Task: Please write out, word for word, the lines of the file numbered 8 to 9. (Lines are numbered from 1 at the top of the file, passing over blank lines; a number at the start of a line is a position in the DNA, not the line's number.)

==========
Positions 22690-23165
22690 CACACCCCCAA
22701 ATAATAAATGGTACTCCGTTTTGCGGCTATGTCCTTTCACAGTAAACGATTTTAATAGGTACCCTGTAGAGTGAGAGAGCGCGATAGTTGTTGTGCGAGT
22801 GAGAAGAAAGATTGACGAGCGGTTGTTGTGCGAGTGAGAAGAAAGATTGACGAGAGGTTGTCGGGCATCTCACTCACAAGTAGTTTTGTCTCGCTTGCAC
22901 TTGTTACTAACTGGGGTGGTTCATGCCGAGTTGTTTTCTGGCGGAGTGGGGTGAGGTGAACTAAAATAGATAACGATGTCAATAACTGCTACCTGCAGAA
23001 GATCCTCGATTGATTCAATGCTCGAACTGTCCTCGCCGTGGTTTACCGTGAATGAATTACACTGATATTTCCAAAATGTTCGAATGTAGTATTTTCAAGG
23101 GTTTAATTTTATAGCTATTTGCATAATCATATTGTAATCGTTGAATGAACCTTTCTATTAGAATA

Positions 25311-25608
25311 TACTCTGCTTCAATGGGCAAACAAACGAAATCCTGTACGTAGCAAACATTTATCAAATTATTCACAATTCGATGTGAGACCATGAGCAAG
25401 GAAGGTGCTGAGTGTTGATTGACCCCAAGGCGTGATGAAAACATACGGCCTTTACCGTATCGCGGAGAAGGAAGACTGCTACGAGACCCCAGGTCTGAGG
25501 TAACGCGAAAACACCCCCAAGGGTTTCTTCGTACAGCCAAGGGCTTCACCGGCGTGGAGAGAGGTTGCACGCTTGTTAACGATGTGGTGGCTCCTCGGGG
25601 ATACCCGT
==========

Positions 25311-25608
25311 TACTCTGCTTCAATGGGCAAACAAACGAAATCCTGTACGTAGCAAACATTTATCAAATTATTCACAATTCGATGTGAGACCATGAGCAAG